The deliberations on whether superstar quarterback Patrick Mahomes will return to the Kansas City Chiefs’ lineup for Sunday’s AFC championship game do not involve Coach Andy Reid. Even Mahomes does not have a direct say in the decision.

Mahomes’s playing status will be determined by the return-to-play guidelines in the NFL’s concussion protocol, a set of standards developed by the league to remove competitive considerations from the process and designed to ensure the decisions are made by independent medical experts. He was on the practice field Wednesday and the Chiefs listed him as a limited participant, an adjustment after originally listing him as a full participant.

“He looked good,” Reid said in a video news conference Wednesday, adding later that Mahomes had not been cleared for contact. “He’s in the protocol, so there’s only certain things he can do, and it’s a limited basis. But today is a little bit limited practice, so this fit right into what he could do. But he took all the snaps, and he feels good.”

Mahomes, a fourth-year pro who already has won league and Super Bowl MVP honors, left the Chiefs’ victory over the Cleveland Browns on Sunday in a divisional-round playoff game after a hit at the end of a run and was ruled out for the game under the concussion protocol.

It is possible, under the protocol, for a player to be ruled out from returning to a game without being diagnosed with a concussion. Either way, Mahomes or any other player placed in the concussion protocol is subject to a step-by-step process that determines when a return to football activities is permitted, with the final say in the hands of an independent physician and no specific timetable attached.

“Each player and each concussion is unique, and there is no set time-frame for return to participation,” the NFL says in its concussion protocol published on its player health and safety website. “Team medical staff consider the player’s current concussive injury, as well as past exposures and medical history, family history and future risk in managing a player’s care.”

The NFL bolstered its protocol for the 2018 season to require a concussion evaluation “for all players demonstrating gross motor instability (e.g., stumbling or falling to the ground when trying to stand) to determine the cause of the instability.” That seemed to apply Sunday to Mahomes, who appeared wobbly on his feet after absorbing a third-quarter hit, although he was seen jogging to the Chiefs’ locker room soon after.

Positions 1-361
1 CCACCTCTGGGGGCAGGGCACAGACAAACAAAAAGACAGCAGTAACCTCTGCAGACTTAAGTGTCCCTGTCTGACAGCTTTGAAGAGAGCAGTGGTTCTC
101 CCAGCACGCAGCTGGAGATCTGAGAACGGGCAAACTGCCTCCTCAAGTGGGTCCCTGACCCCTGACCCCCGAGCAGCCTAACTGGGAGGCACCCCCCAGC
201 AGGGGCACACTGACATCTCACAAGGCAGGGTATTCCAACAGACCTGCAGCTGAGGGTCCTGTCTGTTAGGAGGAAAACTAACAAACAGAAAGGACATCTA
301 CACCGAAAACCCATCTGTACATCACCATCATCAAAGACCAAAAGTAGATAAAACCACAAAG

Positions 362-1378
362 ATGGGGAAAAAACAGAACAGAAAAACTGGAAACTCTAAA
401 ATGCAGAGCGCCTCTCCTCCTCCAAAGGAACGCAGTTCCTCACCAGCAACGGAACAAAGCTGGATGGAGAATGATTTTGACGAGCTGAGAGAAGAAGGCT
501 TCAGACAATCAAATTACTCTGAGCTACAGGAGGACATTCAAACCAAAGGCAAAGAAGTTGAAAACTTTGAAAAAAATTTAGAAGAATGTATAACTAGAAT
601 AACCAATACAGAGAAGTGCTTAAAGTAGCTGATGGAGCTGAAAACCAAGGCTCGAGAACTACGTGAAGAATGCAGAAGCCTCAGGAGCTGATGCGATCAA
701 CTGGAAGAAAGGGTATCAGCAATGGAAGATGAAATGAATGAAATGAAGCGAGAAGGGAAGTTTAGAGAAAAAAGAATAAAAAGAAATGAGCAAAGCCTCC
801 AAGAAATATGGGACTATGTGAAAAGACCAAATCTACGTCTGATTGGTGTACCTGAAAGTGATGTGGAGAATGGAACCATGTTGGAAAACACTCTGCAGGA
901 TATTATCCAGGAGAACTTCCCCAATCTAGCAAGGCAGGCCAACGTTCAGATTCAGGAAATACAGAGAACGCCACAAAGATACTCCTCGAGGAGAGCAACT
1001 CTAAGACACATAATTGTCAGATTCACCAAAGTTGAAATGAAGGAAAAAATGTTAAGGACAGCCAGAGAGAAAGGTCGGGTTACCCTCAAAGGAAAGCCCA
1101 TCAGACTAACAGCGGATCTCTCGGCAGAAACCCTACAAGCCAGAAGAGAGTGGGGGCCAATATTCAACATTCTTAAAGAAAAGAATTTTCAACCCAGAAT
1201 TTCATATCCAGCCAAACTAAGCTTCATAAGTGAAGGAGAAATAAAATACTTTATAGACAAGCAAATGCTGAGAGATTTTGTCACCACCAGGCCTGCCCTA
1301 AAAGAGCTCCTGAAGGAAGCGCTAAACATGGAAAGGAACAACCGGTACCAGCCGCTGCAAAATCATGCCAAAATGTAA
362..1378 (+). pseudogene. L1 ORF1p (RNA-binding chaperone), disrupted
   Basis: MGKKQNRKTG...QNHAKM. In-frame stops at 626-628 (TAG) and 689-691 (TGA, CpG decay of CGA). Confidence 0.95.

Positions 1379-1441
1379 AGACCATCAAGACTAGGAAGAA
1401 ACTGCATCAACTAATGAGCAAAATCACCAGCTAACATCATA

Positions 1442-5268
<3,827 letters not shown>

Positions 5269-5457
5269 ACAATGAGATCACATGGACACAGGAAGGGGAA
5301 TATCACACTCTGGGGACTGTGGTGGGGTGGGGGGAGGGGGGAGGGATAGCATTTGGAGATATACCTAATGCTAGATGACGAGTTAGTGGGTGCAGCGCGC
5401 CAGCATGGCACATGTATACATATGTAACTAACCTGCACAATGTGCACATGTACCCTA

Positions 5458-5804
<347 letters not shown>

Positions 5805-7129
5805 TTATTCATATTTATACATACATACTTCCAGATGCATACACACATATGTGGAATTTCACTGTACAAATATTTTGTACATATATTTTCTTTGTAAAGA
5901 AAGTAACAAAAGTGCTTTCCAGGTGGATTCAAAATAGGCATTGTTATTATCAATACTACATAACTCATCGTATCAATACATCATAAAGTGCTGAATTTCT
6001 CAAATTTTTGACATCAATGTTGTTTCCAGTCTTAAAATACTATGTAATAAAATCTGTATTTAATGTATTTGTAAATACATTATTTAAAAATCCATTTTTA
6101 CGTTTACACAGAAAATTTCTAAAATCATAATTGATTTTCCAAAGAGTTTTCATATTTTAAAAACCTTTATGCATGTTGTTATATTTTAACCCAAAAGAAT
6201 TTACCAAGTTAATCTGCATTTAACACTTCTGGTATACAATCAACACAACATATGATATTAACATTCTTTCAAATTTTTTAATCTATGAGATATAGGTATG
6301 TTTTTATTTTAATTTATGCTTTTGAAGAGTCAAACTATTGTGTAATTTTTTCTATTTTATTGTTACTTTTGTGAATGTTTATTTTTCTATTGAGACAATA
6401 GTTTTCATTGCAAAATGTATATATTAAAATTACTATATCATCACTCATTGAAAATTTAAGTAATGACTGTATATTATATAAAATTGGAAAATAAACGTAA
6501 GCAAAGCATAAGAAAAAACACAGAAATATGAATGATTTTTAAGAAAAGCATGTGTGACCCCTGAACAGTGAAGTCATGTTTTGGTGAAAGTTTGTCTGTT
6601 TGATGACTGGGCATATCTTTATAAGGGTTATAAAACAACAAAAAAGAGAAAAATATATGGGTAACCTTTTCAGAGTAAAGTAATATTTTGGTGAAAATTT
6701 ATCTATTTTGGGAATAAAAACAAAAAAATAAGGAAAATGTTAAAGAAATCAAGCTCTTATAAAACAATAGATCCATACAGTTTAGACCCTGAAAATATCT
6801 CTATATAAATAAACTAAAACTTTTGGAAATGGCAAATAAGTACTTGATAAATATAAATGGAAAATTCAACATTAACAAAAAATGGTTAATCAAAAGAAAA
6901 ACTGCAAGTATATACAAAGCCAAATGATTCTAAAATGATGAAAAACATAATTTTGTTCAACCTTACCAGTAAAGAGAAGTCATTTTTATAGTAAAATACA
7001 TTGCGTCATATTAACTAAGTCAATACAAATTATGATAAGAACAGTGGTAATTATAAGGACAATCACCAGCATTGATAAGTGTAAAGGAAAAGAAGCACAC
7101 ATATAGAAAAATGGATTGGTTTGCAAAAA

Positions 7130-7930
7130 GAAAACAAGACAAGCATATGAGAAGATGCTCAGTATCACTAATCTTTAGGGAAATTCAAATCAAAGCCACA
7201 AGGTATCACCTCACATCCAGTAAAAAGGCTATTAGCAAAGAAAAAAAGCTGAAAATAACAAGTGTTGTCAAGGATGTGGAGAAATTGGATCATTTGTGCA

“He’s in [the] protocol there,” Reid said Monday, “and we’ll just follow that and see how he does here the next couple days.”

Reid did not specify Monday whether Mahomes had been diagnosed with a concussion.

Any NFL player placed in the protocol is subject to a five-step process to be cleared to play, with symptoms monitored closely throughout and the player’s results in neurocognitive and balance tests compared with his baseline scores.

The first phase involves rest and limited activities until the player can progress, under the supervision of the athletic training staff, to light aerobic exercise. Phase 2 involves increased cardiovascular exercise. The third phase allows for practice with the team in football-specific exercise for 30 minutes or fewer with careful monitoring. The player can participate in noncontact football activities in Phase 4, and the final phase involves being cleared medically for full on-field participation and contact.

After a player is cleared by the team physician, he must be examined and separately cleared by an independent neurological consultant jointly approved by the league and the NFL Players Association and not affiliated with any NFL team.

“Until cleared by this independent physician, a player may not return to contact practice or play in an NFL game,” the league says in its protocol.